THE MICHIGAN D AILY
FRIDAY, MAY 17, 1935
THE MICHIGAN DAILY
ous. The Daily is making every effort to extend
the number of its faculty contributors in the
various fields in which they are informed. Those
who do help perform a service that is in no wise
1equired and should be accredited all the more
for that reason.
But the other belief remains. So it is that we
especially thank instructors who have helped dur-
ing the past year. They have served their pur-
pose as scholar and teacher doubly well - for they
have not only informed their classes, but they have
given the advantage of their knowledge to the
Pubii led every mdrning except Monday during the
University year and Summer Session by the Board in Con-
trol of Student Publications.
Member of the Western Conference Editorial Association
Snd the Big Ten News Service.
e oCiated ( 'o1t iant r$e
--1934 g 1935 =-
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MANAGING EDITOR. ............WILLIAM G. FERRIS
CITY EDITOR ........... .............JOHN HEALEY
EDITORIAL DIRECTOR ...........RALPH G. COULTER
SPORTS EDITOR ..................ARTHUR CARSTENS
WOMEN'S EDITOR ......................EISANOR BLUM
NIGHT EDITORS: Courtney A. Evans, John J. Flaherty,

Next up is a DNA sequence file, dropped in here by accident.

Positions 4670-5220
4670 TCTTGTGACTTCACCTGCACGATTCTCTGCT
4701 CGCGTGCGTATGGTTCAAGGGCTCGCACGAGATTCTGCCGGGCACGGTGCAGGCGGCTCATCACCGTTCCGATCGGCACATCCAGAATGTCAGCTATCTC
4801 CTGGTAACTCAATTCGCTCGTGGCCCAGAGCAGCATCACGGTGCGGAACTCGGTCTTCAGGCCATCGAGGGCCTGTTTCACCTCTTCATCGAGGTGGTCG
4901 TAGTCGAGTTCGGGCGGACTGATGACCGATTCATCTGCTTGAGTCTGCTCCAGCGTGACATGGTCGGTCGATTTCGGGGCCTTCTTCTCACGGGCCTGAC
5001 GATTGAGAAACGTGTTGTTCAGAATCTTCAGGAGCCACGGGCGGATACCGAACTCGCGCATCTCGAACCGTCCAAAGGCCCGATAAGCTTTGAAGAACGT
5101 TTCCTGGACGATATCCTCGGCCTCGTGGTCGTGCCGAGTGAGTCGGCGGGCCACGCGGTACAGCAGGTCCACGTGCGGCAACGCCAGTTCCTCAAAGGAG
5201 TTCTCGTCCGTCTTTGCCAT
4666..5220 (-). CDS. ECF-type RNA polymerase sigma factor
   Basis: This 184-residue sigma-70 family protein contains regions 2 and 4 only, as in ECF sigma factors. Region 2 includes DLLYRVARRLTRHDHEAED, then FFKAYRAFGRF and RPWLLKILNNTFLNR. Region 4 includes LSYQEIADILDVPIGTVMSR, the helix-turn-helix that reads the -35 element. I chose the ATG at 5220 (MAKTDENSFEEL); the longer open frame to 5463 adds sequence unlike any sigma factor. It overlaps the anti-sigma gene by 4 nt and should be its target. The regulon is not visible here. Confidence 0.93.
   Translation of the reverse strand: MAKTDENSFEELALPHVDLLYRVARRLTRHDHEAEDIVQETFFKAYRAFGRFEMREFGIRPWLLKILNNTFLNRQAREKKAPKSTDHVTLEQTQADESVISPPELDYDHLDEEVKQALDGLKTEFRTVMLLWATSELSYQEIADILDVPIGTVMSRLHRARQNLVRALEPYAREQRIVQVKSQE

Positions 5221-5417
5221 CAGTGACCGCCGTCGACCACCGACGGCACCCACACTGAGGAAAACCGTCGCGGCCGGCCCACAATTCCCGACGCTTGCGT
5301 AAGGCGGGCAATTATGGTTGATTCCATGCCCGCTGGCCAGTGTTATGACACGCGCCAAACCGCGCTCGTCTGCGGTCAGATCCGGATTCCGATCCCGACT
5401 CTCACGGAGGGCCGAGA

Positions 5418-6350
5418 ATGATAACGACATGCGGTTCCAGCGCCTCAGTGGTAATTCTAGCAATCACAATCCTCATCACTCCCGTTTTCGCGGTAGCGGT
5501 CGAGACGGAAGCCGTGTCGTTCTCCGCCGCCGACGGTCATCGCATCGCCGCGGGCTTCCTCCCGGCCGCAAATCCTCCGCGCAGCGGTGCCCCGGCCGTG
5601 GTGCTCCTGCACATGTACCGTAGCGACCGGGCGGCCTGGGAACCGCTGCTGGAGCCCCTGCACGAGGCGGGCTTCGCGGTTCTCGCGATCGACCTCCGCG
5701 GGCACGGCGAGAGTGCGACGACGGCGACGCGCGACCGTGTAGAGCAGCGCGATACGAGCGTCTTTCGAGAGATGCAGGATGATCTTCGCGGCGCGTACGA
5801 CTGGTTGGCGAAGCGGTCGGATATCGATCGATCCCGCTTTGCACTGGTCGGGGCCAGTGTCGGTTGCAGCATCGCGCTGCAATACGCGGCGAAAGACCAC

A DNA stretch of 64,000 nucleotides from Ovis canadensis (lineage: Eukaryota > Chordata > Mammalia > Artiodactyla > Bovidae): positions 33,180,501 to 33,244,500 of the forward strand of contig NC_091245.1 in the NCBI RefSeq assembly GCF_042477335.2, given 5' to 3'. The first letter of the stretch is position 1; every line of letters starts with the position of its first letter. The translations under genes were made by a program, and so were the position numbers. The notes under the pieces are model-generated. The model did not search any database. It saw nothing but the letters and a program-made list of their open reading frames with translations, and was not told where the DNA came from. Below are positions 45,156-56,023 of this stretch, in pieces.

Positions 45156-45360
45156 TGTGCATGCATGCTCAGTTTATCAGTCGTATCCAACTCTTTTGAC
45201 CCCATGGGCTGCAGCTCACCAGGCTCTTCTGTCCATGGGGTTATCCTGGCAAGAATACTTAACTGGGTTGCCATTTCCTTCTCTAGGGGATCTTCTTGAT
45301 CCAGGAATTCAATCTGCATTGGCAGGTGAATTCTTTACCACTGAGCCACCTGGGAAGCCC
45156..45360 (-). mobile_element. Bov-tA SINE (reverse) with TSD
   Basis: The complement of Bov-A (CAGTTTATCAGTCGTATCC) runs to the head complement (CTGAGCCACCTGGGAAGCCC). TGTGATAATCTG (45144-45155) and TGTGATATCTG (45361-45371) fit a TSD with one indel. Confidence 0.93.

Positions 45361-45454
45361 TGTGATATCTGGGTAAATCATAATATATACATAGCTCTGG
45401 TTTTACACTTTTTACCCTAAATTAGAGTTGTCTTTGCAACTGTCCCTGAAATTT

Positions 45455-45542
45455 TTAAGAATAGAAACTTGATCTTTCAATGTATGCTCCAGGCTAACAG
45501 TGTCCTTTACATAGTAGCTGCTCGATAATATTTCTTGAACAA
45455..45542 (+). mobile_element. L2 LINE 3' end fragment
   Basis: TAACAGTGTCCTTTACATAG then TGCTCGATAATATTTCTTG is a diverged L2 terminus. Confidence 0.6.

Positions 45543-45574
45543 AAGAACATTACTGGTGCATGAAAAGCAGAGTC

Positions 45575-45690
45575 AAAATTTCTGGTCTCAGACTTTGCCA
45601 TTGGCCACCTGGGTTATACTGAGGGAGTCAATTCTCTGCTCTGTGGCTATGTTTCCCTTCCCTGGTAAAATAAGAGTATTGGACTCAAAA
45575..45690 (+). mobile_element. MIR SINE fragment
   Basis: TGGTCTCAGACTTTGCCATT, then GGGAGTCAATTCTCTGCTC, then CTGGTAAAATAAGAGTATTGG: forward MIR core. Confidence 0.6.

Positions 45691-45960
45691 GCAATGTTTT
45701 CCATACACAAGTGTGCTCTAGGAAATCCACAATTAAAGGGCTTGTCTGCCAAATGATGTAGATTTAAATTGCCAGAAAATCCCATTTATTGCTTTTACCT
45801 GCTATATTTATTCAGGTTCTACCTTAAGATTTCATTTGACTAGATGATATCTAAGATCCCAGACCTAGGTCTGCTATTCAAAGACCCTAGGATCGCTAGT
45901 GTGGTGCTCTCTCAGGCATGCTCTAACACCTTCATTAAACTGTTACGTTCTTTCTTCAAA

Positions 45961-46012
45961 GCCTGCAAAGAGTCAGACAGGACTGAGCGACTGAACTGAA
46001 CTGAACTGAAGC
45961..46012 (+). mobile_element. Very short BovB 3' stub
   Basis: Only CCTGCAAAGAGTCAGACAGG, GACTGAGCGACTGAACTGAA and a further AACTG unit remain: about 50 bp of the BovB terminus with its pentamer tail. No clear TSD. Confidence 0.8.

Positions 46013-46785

Thomas E. Groehn, Thomas E[. Kieene, David 0. Mac-
donald, John M. O'Connell, Arthur M. Taub.
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WOMEN'S ASSISTANTS: Barbara L. Bates, Dorothy Gies,
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grad, Jewel, Wuerfel.
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CREDIT MANAGER........... .....ROBERT S. WARD
WOMEN'S BUSINESS MANAGER......JANE BASS T
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den; Service Department. Bernard Rosenthal; Contracts,
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NIGHT EDITOR: COURTNEY A. EVANS
The SOAP BOX
Letters published in this column should not be
construed as expressing the editorial opinion of The
Daily. Anonymous contributions will be disregarded.
The names of communicants will, however, be regarded
as confidential upon request. Contributors are asked to